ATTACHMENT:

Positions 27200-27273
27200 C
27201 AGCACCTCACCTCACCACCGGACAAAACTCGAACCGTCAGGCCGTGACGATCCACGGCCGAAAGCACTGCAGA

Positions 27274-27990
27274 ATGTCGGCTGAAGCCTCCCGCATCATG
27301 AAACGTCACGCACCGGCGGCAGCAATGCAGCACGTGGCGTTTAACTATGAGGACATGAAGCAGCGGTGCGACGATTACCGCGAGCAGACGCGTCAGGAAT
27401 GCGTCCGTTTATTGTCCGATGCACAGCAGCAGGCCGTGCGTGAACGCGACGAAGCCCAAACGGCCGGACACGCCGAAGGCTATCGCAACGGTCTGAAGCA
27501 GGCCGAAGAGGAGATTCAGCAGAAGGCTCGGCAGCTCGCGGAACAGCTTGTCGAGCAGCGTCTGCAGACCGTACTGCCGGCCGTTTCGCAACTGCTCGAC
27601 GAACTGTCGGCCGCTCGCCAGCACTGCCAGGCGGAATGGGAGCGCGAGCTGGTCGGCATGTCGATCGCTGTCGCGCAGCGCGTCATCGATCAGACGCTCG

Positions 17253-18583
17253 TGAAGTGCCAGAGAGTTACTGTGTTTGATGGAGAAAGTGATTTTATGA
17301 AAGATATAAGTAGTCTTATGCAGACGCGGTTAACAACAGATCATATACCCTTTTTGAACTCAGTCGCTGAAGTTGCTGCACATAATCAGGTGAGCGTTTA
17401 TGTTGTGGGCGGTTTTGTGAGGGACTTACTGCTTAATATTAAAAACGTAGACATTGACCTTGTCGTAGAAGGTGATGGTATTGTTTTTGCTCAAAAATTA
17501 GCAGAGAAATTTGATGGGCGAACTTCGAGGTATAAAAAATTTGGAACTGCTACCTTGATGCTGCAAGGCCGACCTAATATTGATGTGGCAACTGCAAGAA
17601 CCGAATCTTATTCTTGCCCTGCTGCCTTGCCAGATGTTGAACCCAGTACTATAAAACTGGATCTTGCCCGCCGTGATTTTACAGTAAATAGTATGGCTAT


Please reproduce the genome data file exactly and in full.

Positions 27200-27273
27200 C
27201 AGCACCTCACCTCACCACCGGACAAAACTCGAACCGTCAGGCCGTGACGATCCACGGCCGAAAGCACTGCAGA

Positions 27274-27990
27274 ATGTCGGCTGAAGCCTCCCGCATCATG
27301 AAACGTCACGCACCGGCGGCAGCAATGCAGCACGTGGCGTTTAACTATGAGGACATGAAGCAGCGGTGCGACGATTACCGCGAGCAGACGCGTCAGGAAT
27401 GCGTCCGTTTATTGTCCGATGCACAGCAGCAGGCCGTGCGTGAACGCGACGAAGCCCAAACGGCCGGACACGCCGAAGGCTATCGCAACGGTCTGAAGCA
27501 GGCCGAAGAGGAGATTCAGCAGAAGGCTCGGCAGCTCGCGGAACAGCTTGTCGAGCAGCGTCTGCAGACCGTACTGCCGGCCGTTTCGCAACTGCTCGAC
27601 GAACTGTCGGCCGCTCGCCAGCACTGCCAGGCGGAATGGGAGCGCGAGCTGGTCGGCATGTCGATCGCTGTCGCGCAGCGCGTCATCGATCAGACGCTCG

Positions 17253-18583
17253 TGAAGTGCCAGAGAGTTACTGTGTTTGATGGAGAAAGTGATTTTATGA
17301 AAGATATAAGTAGTCTTATGCAGACGCGGTTAACAACAGATCATATACCCTTTTTGAACTCAGTCGCTGAAGTTGCTGCACATAATCAGGTGAGCGTTTA
17401 TGTTGTGGGCGGTTTTGTGAGGGACTTACTGCTTAATATTAAAAACGTAGACATTGACCTTGTCGTAGAAGGTGATGGTATTGTTTTTGCTCAAAAATTA
17501 GCAGAGAAATTTGATGGGCGAACTTCGAGGTATAAAAAATTTGGAACTGCTACCTTGATGCTGCAAGGCCGACCTAATATTGATGTGGCAACTGCAAGAA
17601 CCGAATCTTATTCTTGCCCTGCTGCCTTGCCAGATGTTGAACCCAGTACTATAAAACTGGATCTTGCCCGCCGTGATTTTACAGTAAATAGTATGGCTAT